Terahertz Micromachined Resonator Superstructures

Lead Research Organisation: University of Birmingham
Department Name: Electronic, Electrical and Computer Eng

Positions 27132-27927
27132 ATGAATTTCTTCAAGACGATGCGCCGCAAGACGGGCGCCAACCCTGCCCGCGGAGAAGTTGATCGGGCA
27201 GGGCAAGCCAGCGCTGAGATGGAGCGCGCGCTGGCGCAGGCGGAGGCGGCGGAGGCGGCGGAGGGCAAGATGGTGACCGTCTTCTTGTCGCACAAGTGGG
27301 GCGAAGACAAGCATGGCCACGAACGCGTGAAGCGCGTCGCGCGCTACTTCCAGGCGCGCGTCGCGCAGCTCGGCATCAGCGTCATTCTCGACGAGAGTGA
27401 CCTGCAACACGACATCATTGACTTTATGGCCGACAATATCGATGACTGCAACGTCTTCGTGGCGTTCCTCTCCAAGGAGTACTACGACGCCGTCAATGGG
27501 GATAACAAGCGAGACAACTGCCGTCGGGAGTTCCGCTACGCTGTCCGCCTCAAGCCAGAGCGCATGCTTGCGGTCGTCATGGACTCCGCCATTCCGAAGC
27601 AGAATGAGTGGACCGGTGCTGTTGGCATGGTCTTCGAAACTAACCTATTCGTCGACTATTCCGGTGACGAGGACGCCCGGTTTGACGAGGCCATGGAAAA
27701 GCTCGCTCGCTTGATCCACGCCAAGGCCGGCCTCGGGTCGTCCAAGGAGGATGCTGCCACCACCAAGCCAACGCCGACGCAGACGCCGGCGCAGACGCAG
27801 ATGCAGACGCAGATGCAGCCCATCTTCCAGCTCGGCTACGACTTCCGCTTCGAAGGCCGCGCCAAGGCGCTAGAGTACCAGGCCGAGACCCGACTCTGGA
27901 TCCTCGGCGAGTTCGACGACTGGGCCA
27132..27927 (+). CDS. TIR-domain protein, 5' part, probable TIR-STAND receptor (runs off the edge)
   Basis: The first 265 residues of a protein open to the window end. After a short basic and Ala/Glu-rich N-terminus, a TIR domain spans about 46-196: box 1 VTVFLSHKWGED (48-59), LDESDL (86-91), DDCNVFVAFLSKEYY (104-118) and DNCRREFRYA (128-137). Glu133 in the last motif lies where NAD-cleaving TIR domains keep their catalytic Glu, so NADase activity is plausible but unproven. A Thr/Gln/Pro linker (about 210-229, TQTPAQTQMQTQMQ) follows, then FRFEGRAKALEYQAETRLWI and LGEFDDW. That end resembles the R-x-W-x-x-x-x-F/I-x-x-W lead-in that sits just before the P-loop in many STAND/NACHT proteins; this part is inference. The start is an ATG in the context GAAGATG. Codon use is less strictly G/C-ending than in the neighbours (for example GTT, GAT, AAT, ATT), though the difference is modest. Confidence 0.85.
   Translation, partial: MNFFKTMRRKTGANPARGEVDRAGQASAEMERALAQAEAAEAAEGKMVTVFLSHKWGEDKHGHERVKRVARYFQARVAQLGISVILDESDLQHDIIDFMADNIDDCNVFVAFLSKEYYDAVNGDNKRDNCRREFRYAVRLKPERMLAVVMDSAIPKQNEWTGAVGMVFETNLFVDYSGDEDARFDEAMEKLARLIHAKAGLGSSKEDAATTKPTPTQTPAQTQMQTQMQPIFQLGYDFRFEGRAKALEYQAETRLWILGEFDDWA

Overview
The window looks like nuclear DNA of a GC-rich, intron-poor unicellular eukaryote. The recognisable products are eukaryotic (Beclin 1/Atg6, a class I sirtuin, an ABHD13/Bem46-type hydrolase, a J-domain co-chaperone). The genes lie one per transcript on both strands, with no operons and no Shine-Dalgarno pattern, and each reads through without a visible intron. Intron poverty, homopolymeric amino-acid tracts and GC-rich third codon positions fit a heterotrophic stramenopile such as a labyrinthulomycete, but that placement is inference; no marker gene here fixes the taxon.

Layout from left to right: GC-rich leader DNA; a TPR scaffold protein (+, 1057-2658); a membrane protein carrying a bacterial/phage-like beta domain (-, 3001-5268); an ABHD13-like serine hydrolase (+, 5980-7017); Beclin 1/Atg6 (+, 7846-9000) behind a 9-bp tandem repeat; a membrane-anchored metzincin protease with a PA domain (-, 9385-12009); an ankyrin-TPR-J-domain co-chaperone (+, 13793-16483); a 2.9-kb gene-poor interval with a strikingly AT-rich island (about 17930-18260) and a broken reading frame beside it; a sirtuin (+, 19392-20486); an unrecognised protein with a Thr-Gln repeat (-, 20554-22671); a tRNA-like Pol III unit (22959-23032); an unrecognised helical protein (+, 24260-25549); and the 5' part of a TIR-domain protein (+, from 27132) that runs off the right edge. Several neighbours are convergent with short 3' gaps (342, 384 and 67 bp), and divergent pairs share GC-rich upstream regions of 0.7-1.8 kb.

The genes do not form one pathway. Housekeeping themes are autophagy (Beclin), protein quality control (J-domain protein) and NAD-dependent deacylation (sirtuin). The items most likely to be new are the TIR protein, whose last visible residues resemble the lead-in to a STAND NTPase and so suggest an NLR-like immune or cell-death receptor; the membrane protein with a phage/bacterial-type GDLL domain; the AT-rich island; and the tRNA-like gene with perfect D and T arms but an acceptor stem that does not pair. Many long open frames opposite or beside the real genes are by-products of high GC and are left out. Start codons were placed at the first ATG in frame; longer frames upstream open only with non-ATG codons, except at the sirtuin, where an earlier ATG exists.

This application has three distinct but interrelated research areas. The first is a method of designing microwave circuits using inter-coupled resonators. The method is extremely general, and can be used over a wide frequency range with many different technologies used in microwave circuits. The second area is using micromachined terahertz devices to exemplify the new deign techniques at a particular frequency and for a particular application. Micromachining has to be used to make accurate dimensioned waveguides with accuracies down to microns. The third area is the improvement in the micromachining process for the terahertz application.Inter-coupled resonators have been used for many years to make microwave filters. For more complex passpand responses with transmission zeros or dual bands, the inter-coupling becomes much more complex. This proposal takes this concept a stage further and proposes that whole passive systems can be made using coupled resonators or resonator superstructures. To exemplify this the authors have already demonstrated power splitters and a diplexers based on these concepts, and the proposed work is to look at antenna feed networks, Butler matrices and filter banks. The techniques can provide the design of microwave circuits at any centre frequency and will be useful in many areas. Technology is now allowing systems to be constructed at much higher frequencies; mobile communications at around 2 GHz is now commonplace, but car radar systems at 77 GHz have only just developed in the last few years, and now applications are beginning to emerge at above 100 GHz in the submillimetre wave region. Applications to 1 terahertz and above are seen as extremely important for future systems. One of the lowest loss waveguide structures is the rectangular waveguide, and this work will look at micromachined waveguide. The circuits are made by stacking layers of metalised silicon or thick resists. Two of the layers act as the top and bottom of the guide and the interleaving layer (or layers) forms the walls of the hollow rectangular tube. For 300GHz these waveguide are about 800 by 400 microns and micromachining is therefore required to make them accurately at this size. At Birmingham a reliable, accurate techniques for bonding the layers has been developed. Structures such as filters, power splitters, diplexers and triplexers will be demonstrated. The resonator superstructures will be also configured in waveguide resonators to produce submillimetre wave antenna feed networks, Butler matrices and filter banks.Finally work will be done to improve the micromachining process. This includes being able to selectively pattern the top and vertical edges of the gold coating. This will enable transitions to other transmissions structures such as coplanar waveguides as well as the ability to improve the bonding between layers. In addition work will proceed on the development of a new dielectric waveguide structure, initially looking at the embedding of quartz nano particles in the resist SU8. Providing a low loss waveguide structure will give the microwave designer another tool for circuit construction.